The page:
There has never been a better time to invest in a personal CCTV security system. With more of us spending more time at home than ever before and certain individuals taking advantage of the chaos and confusion of coronavirus, it’s an investment in the safety and security of your home and your family that you’ll be glad you made.
However, for those just dipping their toes into the waters of personal surveillance, there can be some uncertainty over what it is and what isn’t legal to record and keep.
All individuals have the right to protect their property and CCTV can help immeasurably with that protection as long as it’s operated responsibly and with respect for the privacy of others.
While it was once seen as relatively commonplace for businesses to install CCTV but not domestic spaces, it’s far more popular today but it has also led to neighbours complaining that their privacy is being impeached.
So, how can you install a CCTV surveillance system without spooking your neighbours and breaking the law?
Consider others as much as yourself
When placing your cameras, think about how their location and angling will affect those around you.
It’s common to have cameras facing out the front and rear of your home but does that mean they also look into the garden or front garden of your next-door neighbours?
Be aware that the moment you start recording footage outside of your property you become subject to the data protection act.
Be transparent about it
Don’t be sneaky about your system – be loud and proud about it by telling your neighbours before they are installed and putting large visible signs up letting people know they are being recorded.
This in itself could prove a spectacular deterrent to criminals and should reduce the number of complaints you receive.
Delete recordings regularly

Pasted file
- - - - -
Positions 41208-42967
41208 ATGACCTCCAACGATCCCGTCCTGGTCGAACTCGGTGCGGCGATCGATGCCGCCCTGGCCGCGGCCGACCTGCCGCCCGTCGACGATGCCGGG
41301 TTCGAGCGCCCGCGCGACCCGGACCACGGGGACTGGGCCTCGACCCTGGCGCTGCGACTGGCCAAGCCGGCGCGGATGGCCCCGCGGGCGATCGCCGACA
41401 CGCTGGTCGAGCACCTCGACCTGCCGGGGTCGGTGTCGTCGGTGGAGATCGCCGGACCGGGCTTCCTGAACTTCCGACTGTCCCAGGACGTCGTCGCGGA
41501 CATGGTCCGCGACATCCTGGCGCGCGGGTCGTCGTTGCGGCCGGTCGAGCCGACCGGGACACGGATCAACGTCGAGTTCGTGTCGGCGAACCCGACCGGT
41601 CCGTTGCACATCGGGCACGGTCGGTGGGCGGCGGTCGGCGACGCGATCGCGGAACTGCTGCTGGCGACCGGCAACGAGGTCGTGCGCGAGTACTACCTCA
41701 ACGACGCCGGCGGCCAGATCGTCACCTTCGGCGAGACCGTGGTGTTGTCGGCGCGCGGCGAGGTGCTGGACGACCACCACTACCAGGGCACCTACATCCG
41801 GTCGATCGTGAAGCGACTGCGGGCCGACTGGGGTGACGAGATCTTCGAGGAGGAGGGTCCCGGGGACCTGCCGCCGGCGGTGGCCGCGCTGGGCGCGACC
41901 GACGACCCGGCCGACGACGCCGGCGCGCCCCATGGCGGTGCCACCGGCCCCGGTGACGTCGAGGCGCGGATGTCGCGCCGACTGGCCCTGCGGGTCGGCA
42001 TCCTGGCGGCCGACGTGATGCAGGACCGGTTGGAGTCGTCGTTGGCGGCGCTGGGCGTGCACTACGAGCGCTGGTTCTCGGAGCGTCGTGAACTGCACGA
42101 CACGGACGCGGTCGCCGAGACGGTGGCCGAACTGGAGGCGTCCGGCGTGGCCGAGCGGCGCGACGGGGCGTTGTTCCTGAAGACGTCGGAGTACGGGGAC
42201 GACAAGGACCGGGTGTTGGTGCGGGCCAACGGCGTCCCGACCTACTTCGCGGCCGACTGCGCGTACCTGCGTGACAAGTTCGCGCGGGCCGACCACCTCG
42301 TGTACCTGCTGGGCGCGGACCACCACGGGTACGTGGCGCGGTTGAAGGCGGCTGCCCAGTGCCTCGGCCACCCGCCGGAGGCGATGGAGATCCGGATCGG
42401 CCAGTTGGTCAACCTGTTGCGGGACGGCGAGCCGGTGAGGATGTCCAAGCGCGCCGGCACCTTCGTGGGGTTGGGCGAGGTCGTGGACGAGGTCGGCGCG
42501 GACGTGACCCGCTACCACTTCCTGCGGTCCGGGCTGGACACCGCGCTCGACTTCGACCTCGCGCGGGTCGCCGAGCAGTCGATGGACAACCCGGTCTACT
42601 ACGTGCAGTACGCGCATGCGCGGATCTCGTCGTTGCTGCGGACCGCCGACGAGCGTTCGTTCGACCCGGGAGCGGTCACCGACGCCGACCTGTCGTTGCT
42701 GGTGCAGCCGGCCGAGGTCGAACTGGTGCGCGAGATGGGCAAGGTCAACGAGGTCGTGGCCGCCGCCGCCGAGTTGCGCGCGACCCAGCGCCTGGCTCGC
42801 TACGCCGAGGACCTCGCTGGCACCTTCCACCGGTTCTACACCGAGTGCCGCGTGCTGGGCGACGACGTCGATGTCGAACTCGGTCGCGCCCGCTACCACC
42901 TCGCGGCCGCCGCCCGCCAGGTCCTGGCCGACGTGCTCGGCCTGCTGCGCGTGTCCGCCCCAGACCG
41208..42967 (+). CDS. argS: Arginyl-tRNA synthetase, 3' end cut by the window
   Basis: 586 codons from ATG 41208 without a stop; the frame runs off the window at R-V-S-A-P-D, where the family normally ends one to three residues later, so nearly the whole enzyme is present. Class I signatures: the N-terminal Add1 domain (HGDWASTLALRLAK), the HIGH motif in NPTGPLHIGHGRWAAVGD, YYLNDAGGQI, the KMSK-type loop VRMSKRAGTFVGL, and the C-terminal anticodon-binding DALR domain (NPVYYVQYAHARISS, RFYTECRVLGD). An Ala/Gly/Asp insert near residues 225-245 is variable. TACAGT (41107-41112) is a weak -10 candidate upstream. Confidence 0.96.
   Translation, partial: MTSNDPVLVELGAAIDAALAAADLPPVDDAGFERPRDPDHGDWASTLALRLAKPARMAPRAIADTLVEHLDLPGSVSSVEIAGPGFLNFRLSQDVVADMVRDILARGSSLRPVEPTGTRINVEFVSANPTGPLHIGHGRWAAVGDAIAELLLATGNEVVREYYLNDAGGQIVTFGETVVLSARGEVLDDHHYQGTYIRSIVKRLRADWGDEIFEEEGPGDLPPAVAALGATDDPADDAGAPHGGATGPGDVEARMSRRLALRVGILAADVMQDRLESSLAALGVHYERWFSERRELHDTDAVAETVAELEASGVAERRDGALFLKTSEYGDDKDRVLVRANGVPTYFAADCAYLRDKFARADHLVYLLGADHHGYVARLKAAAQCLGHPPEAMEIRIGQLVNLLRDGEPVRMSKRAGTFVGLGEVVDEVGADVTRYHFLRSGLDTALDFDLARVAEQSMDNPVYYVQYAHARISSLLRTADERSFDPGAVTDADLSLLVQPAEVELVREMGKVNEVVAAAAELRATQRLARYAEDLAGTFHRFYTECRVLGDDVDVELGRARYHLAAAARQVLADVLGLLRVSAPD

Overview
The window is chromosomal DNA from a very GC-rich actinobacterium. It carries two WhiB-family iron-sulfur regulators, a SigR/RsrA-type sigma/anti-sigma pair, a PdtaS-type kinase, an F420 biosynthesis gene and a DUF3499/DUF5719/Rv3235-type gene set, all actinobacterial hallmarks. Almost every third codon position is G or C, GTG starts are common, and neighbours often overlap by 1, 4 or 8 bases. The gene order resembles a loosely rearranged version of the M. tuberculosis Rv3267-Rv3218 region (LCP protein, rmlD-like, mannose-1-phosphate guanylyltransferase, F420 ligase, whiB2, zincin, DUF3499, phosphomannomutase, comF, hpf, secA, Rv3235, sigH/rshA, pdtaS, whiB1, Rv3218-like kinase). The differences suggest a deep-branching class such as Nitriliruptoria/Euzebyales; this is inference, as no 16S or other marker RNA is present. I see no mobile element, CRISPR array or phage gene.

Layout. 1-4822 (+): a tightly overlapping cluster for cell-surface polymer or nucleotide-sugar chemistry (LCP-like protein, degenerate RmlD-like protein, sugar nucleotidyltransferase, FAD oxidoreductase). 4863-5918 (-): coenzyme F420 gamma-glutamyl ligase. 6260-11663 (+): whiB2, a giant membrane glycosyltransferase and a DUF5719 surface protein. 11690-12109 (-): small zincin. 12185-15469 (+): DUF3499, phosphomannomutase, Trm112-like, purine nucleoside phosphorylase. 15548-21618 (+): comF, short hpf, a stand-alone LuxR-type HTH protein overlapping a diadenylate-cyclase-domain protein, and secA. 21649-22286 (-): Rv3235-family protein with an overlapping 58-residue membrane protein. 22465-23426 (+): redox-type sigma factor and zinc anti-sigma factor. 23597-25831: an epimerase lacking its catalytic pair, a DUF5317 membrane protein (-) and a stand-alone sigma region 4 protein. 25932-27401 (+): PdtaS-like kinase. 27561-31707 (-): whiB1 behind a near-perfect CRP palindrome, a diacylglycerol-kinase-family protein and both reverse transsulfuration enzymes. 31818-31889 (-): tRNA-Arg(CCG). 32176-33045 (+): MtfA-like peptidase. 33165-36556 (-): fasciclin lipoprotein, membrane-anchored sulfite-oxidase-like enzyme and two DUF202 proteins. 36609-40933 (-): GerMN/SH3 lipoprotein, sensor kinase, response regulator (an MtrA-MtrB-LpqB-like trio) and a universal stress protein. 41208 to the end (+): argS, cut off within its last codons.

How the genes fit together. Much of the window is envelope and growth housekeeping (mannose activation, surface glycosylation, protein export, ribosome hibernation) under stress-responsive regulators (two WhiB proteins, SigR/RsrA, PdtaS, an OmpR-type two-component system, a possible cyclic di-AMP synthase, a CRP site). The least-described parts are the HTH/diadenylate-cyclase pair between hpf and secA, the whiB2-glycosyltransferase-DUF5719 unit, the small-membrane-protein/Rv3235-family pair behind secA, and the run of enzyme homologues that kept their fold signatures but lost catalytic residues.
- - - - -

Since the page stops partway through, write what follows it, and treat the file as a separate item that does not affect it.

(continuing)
You’re probably going to want to do this anyway as there will be finite storage on your hard drives (unless you have a cloud storage security solution set up), but it’s important to go through your tapes regularly and delete all unnecessary older footage.
You should also be aware of how to use your system properly and that you are aware of all the recordings you keep.
Remember, you are ultimately responsible for everything your CCTV captures and the images you capture cannot legally be used for any reason other than to protect your home and your family.
Manage your footage
All recordings must be dated and time-stamped and should be stored in a safe and secure location that cannot be accessed easily by third parties.
Be aware that if there is an incident that takes place around your home and the police notice your system, your surveillance footage might be called upon as evidence to help in an investigation. You must turn this footage over whenever asked.
Ultimately, CCTV is a major investment and one that should not be made lightly. However, as long as you are respectful of your neighbour’s privacy, are sensible with your footage and know how to work your system, you’ll be glad you took the extra step to protect your property and family.